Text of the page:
Why is there a bill being backed by President Barack Obama to end outsourcing, and not many people have heard about it?
And what’s up with Kansas coming out as one of the cheapest states to live in?
I try not to listen to the political hype. One thing that did pique my interest was welfare to work in Kansas.
Never miss a local story.
I am reading too much about hitting a depression bigger than the last one. Some economic gurus in Washington, D.C., should get our spreadsheets fixed and fast.
Obama’s turn now
We have seen this before, and Federalist No. 47 says it best: “The accumulation of all powers, legislative, executive and judiciary, in the same hands, whether of one, a few, or many, and whether hereditary, self-appointed, or elected, may justly be pronounced the very definition of tyranny.”
While President Barack Obama may feel on top of the world now, wait until a Republican gets the presidency and he can do what he or she wants.
Remember, the present struggle is not about the elimination of big government but who gets to use it.
David W. Anderson
Needless violence is never acceptable, official or civil (1-6, A1, “‘This has got to stop’”). “Hands up, don’t shoot” is a good reminder of that.
A few folks need to remember to leave one hand down to hold up their sagging gangster pants.
Maybe we need an alternative hand gesture to remind us of all the needless violence.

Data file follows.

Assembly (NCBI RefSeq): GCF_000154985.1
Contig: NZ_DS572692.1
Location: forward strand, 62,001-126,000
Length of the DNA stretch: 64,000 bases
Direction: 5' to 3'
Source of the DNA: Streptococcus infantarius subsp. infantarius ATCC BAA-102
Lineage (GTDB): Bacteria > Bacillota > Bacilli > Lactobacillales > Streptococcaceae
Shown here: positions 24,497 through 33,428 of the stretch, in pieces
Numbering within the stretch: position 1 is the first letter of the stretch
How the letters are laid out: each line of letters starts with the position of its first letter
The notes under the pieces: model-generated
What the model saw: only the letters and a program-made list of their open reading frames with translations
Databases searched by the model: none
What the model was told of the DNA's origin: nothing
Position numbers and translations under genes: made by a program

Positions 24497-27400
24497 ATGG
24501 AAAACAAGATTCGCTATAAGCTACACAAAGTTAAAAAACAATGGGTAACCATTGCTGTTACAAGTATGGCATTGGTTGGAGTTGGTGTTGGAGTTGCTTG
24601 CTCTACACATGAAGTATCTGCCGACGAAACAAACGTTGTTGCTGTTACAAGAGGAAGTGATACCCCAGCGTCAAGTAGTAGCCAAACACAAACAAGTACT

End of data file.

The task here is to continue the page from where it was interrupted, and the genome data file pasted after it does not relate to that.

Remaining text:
Perhaps one hand down with palm open to represent peace and the size of all the innocent little children killed recently in drive-by shootings.
Student debt burden
Richard Hodges, in an online article, “Time to get smarter about student debt,” propagates several myths about college student debt.
Our government should seek ways to make college more affordable, but panic over a “debt bubble” does little to help in that effort.
A recent study by Beth Akers and Matthew Chingos of the Brookings Institution showed the burden of student debt has changed little in 20 years. Today, the median borrower spends about 4 percent of his monthly income to pay student loans, almost the exact same as in 1992. Plus, the average debt-holder earns $7,400 more in annual income, enough to pay for the total increase in student debt in less than three years.
Yet Hodges is right. We can do more to help students.
Kansas has a program called the Kansas Comprehensive Grant, which provides a small award to students with financial need who choose to stay in Kansas to attend a public or nonprofit college.